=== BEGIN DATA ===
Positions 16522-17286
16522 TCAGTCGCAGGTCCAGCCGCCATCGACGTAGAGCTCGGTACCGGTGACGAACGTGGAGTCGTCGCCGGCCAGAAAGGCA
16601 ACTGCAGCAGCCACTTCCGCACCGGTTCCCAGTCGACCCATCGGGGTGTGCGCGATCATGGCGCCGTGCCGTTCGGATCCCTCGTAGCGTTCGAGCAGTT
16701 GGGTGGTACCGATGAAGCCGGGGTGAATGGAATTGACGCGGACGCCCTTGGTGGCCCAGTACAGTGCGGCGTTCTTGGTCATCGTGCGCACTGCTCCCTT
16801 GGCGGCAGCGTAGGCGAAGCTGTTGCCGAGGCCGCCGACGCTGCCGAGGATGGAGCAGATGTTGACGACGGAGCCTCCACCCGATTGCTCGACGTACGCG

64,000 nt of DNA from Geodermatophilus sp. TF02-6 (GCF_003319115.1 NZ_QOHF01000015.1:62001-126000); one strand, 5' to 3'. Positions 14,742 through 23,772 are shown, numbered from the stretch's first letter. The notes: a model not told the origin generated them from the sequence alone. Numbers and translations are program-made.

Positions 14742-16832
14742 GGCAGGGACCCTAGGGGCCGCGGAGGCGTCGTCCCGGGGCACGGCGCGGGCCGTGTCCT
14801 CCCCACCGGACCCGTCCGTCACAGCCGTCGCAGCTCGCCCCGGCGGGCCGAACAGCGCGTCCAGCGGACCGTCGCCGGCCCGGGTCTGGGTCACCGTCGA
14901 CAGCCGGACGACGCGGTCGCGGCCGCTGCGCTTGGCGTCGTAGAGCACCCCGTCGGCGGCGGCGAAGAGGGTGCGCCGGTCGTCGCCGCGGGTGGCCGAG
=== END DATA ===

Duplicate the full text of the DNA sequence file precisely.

Positions 16522-17286
16522 TCAGTCGCAGGTCCAGCCGCCATCGACGTAGAGCTCGGTACCGGTGACGAACGTGGAGTCGTCGCCGGCCAGAAAGGCA
16601 ACTGCAGCAGCCACTTCCGCACCGGTTCCCAGTCGACCCATCGGGGTGTGCGCGATCATGGCGCCGTGCCGTTCGGATCCCTCGTAGCGTTCGAGCAGTT
16701 GGGTGGTACCGATGAAGCCGGGGTGAATGGAATTGACGCGGACGCCCTTGGTGGCCCAGTACAGTGCGGCGTTCTTGGTCATCGTGCGCACTGCTCCCTT
16801 GGCGGCAGCGTAGGCGAAGCTGTTGCCGAGGCCGCCGACGCTGCCGAGGATGGAGCAGATGTTGACGACGGAGCCTCCACCCGATTGCTCGACGTACGCG

64,000 nt of DNA from Geodermatophilus sp. TF02-6 (GCF_003319115.1 NZ_QOHF01000015.1:62001-126000); one strand, 5' to 3'. Positions 14,742 through 23,772 are shown, numbered from the stretch's first letter. The notes: a model not told the origin generated them from the sequence alone. Numbers and translations are program-made.

Positions 14742-16832
14742 GGCAGGGACCCTAGGGGCCGCGGAGGCGTCGTCCCGGGGCACGGCGCGGGCCGTGTCCT
14801 CCCCACCGGACCCGTCCGTCACAGCCGTCGCAGCTCGCCCCGGCGGGCCGAACAGCGCGTCCAGCGGACCGTCGCCGGCCCGGGTCTGGGTCACCGTCGA
14901 CAGCCGGACGACGCGGTCGCGGCCGCTGCGCTTGGCGTCGTAGAGCACCCCGTCGGCGGCGGCGAAGAGGGTGCGCCGGTCGTCGCCGCGGGTGGCCGAG